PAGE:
This is another time that I did two sketches of the same pose during the same sitting. It was a habit I was in at the time, I was in a rush and the first sketch would be out of proportion or the stance was all wrong so I'd start another one. I don't really do that much better now, I'm just more inclined to wipe out and re-draw on the same sheet of paper. At any rate these two similar sketches (this one and the one I'll post tomorrow) give me an opportunity to go with different ideas on each drawing. So I double my mileage.
Many times the coolest looking poses were what we call gesture sketches. They're 3 minute poses which should be a bit physically challenging or at least something the model couldn't maintain for a twenty minute stretch. So we end up with a lot of very rough sketches that would be the coolest art we've ever done if we could finish it.
Sometimes the model allows photographs to be taken which could help with that and sometimes you can find anatomy books or similar photos on the internet which you could use to guide you in working out the musculature of those figures. Often it's a lost cause. Whenever I do find photos on the web it's never really right, it's an arm here or a leg there and the head posture in a third place. it's actually kind of a pain and sometimes doesn't really seem to match. Getting a model to pose like you want is immeasurably better no matter what your model looks like. A fat old woman posing as a muscular young man is going to assemble better than a hodgepodge of unrelated photo references in terms of form and shadow and where all the parts connect.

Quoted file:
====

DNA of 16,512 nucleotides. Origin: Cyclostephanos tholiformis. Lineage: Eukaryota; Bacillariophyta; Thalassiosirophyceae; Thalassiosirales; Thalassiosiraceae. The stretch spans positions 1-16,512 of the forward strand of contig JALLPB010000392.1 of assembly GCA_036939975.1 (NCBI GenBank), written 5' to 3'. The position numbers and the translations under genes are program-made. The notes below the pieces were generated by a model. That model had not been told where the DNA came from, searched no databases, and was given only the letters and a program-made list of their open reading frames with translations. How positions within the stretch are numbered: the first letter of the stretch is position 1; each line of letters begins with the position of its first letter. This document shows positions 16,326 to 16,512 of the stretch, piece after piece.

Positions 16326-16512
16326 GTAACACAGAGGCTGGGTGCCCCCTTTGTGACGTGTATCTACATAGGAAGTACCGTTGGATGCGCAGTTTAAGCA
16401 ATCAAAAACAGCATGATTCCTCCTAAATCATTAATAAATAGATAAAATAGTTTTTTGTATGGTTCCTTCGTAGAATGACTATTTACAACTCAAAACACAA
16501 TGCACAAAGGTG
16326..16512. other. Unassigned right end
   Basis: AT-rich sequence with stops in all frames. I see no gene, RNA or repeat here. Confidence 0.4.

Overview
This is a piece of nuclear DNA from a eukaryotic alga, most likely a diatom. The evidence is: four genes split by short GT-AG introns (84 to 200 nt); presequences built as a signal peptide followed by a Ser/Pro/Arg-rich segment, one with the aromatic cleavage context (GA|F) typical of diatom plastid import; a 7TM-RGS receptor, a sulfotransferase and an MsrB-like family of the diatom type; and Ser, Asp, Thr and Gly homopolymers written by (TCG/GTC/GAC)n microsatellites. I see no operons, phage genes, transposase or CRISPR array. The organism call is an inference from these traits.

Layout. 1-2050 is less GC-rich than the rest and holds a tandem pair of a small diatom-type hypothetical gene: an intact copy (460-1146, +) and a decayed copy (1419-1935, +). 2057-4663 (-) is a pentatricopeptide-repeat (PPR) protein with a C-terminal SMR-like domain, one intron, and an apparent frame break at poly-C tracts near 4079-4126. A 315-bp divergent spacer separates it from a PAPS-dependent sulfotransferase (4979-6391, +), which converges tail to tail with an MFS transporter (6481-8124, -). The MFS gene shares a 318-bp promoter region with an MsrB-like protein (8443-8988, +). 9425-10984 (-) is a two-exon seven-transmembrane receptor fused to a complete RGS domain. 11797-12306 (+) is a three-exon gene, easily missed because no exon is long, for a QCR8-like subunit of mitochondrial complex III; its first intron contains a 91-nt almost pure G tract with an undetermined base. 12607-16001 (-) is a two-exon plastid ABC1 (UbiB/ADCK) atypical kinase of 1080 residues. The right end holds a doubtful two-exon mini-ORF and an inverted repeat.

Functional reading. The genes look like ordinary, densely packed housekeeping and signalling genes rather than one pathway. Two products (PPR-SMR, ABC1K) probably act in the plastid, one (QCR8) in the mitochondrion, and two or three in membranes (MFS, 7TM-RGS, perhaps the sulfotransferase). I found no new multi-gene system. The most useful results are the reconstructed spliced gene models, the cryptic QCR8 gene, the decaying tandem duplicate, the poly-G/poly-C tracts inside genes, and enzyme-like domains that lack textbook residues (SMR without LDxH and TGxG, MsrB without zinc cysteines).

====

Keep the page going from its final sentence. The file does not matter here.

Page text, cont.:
I based this costume in part on traditional Mongolian wrestling harness